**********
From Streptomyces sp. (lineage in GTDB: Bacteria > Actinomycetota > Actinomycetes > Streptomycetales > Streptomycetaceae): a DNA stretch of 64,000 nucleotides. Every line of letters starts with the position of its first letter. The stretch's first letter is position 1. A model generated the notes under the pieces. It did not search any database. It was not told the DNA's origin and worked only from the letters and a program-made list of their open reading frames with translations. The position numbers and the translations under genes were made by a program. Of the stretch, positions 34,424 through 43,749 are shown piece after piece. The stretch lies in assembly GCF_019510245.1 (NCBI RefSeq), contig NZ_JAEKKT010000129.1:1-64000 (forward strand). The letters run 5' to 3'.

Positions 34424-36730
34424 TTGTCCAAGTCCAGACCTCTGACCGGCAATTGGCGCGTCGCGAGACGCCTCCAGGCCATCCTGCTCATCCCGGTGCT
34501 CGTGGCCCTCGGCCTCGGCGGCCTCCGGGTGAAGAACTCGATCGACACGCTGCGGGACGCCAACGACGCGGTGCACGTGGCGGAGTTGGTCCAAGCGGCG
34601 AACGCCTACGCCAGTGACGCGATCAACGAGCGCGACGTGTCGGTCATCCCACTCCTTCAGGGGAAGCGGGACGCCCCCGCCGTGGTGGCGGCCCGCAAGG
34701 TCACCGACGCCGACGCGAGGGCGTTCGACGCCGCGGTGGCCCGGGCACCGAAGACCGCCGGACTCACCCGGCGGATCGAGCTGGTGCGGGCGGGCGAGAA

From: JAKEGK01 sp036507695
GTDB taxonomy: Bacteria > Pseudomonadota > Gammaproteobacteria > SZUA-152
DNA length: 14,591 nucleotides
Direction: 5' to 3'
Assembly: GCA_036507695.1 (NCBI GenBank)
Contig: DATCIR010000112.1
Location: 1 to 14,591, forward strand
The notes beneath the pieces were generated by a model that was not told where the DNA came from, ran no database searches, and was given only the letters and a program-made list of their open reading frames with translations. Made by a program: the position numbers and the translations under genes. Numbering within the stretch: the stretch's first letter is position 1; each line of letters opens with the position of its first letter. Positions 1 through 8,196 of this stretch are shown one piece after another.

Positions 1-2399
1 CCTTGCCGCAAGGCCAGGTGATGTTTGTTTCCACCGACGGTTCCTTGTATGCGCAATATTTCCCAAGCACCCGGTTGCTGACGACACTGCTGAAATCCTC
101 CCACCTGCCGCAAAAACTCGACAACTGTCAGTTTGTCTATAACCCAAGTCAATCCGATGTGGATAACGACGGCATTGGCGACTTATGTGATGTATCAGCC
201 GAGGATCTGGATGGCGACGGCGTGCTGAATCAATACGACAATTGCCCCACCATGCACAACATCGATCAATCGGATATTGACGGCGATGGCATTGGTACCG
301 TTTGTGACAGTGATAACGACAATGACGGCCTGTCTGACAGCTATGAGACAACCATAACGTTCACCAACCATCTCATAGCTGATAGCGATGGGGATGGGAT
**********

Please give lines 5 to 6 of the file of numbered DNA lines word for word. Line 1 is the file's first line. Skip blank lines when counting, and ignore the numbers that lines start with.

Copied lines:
34601 AACGCCTACGCCAGTGACGCGATCAACGAGCGCGACGTGTCGGTCATCCCACTCCTTCAGGGGAAGCGGGACGCCCCCGCCGTGGTGGCGGCCCGCAAGG
34701 TCACCGACGCCGACGCGAGGGCGTTCGACGCCGCGGTGGCCCGGGCACCGAAGACCGCCGGACTCACCCGGCGGATCGAGCTGGTGCGGGCGGGCGAGAA